To the Editor:—
We read with great interest the review by Dr. Joshi et al.
on intracarotid delivery of drugs.1
In spite of recent advances in functional magnetic resonance imaging, the Wada test is still an important test for presurgical evaluation of patients with epilepsy.2
The intracarotid sodium amytal test (Wada test) has been used to lateralize cerebral dominance for speech and to evaluate memory in each hemisphere.3
Anesthesiologists are generally not involved in this procedure. In some centers, an anesthesiologist is on stand-by during the procedure to manage potential complications, namely stroke.
In the article by Dr. Joshi et al.,
there is mention that baseline sedation provided by the anesthesiologist in attendance would further complicate the interpretation of the Wada test and also suggests use of a judicious amount of sedation during the procedure. We disagree with the suggestion by the authors for the use of sedation during the procedure. These tests are done for evaluation of memory and language with unilateral intracarotid injection of drugs. Any sedation during the procedure will interfere with the memory testing.4
As a result of the recurrent shortages in the availability of sodium amytal, other agents are being used for Wada testing. As mentioned in the article, propofol or methohexitone have been used with limited success.5
Jones-Gotman et al.
have published their work in the use of etomidate for the Wada test.6
They have shown that etomidate is a viable alternative to sodium amytal, and its administration by bolus followed by infusion offers an improvement over the traditional Wada test. It is given as a 2-mg initial bolus (0.03-0.04 mg/kg) over 30 to 60 s, then an infusion of 0.003 to 0.004 mg/kg/min (approximately 6 ml/h neat etomidate 2 mg/ml) until the speech assessment and memory objects have been introduced. Many centers in the world are now switching to this etomidate speech and memory test. Manufacturer’s recommendations mandate an anesthesiologist to administer etomidate, so many anesthesiologists are now involved.7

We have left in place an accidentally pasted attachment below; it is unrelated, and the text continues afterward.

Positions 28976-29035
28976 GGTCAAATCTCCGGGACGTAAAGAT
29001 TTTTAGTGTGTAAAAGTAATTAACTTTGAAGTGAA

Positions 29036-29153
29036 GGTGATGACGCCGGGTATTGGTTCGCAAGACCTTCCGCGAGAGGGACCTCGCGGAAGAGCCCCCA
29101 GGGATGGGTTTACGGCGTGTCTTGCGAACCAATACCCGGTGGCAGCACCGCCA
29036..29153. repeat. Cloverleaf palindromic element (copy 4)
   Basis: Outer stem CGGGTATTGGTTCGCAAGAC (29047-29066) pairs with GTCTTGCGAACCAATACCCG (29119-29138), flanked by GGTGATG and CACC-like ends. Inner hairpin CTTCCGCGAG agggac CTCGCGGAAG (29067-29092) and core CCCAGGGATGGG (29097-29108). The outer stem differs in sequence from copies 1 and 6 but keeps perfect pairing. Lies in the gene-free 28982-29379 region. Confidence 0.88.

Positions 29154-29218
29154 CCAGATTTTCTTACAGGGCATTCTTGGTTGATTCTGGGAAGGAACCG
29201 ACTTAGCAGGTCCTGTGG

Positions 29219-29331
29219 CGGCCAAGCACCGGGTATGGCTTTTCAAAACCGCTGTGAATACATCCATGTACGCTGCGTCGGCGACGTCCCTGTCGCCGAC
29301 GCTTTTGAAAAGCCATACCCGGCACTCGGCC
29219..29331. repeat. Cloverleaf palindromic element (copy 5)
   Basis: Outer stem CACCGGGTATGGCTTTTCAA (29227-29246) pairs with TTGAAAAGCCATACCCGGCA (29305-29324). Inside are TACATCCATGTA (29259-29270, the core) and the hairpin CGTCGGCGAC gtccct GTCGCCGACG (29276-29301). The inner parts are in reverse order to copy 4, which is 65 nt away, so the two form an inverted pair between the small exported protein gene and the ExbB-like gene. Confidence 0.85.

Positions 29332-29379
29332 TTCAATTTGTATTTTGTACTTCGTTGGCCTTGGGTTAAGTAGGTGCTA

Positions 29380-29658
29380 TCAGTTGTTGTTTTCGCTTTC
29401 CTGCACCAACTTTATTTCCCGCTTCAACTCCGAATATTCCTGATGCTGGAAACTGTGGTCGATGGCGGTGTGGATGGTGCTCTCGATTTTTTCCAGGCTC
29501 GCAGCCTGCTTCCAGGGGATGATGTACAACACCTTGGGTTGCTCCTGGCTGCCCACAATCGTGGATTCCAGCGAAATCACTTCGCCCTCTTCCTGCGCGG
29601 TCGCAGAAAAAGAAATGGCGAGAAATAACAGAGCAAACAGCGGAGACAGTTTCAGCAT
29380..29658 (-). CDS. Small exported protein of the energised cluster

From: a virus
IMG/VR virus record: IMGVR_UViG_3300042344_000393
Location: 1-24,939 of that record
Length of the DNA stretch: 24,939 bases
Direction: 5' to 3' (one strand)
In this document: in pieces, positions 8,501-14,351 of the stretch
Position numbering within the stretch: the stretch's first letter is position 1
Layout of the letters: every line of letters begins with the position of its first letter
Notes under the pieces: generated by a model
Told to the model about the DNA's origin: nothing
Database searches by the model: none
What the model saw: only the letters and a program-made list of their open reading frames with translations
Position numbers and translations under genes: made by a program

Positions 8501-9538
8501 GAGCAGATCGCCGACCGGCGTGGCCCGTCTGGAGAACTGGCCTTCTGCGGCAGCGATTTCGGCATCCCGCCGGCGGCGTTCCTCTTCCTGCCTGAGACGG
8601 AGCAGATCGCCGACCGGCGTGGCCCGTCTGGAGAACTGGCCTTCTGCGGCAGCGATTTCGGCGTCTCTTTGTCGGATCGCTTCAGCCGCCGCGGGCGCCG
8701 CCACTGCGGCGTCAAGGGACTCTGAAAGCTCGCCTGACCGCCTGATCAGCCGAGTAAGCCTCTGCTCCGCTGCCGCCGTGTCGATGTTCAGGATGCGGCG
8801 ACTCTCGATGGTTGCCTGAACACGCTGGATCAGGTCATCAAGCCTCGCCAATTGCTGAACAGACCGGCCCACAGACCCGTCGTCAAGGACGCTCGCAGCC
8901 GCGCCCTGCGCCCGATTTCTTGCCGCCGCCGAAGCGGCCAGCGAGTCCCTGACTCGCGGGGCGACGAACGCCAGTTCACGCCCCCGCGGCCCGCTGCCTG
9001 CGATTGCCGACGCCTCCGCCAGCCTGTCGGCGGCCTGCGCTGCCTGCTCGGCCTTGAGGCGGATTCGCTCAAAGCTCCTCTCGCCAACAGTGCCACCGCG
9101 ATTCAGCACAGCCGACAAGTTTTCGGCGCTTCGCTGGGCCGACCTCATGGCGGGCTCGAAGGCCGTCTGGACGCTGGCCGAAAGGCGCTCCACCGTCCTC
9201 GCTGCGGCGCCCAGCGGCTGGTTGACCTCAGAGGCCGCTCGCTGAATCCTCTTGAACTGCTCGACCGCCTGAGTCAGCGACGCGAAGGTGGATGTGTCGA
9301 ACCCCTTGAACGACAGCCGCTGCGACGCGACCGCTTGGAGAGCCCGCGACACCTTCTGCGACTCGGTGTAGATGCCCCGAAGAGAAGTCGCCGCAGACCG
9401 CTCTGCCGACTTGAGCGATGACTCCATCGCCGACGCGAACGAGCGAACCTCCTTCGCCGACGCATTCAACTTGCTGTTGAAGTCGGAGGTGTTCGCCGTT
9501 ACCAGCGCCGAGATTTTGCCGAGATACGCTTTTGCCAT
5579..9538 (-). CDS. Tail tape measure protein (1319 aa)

In our institution, we have been using etomidate for the Wada test for the past year with great success. In addition, bilateral injection is our standard practice. The second injection is made only after the confirmation of complete clearance of the drug effects (both clinically and electroencephalographically).
Lashmi Venkatraghavan, M.D., F.R.C.A., F.R.C.P.C.,*
Anna Perks, F.R.C.A.
*Toronto Western Hospital, Toronto, Ontario, Canada. email@example.com
1. Joshi S, Meyers P, Ornstein E: Intracarotid delivery of drugs. The potential and the pitfalls. Anesthesiology 2008; 109:543–64
2. Binder JR, Swanson SJ, Hammeke TA, Morris GL, Mueller WM, Fischer M, Benbadis S, Frost JA, Rao SM, Haughton VM: Determination of language dominance using functional MRI: A comparison with the Wada test. Neurology 1996; 46:978–84
3. Wada JA: Clinical experimental observations of carotid artery injections of sodium amytal. Brain Cogn 1997; 33:11–3
4. Veselis RA, Reinsel RA, Feshchenko VA, Dnistrian AM: A neuroanatomical construct for the amnesic effects of propofol. Anesthesiology 2002; 97:329–37
5. Takayama M, Miyamoto S, Ikeda A, Mikuni N, Takahashi JB, Usui K, Satow T, Yamamoto J, Matsuhashi M, Matsumoto R, Nagamine T, Shibasaki H, Hashimoto N: Intracarotid propofol test for speech and memory dominance in man. Neurology 2004; 63:510–5
6. Jones-Gotman M, Sziklas V, Djordjevic J, Dubeau F, Gotman J, Angle M, Tampieri D, Olivier A, Andermann F: Etomidate speech and memory test (eSAM). A new drug and improved intracarotid procedure. Neurology 2005; 65:1723–9
7. Bedford Laboratories. Etomidate injection. Prescribing information. Bedford, Ohio; 2004
© 2009 American Society of Anesthesiologists, Inc.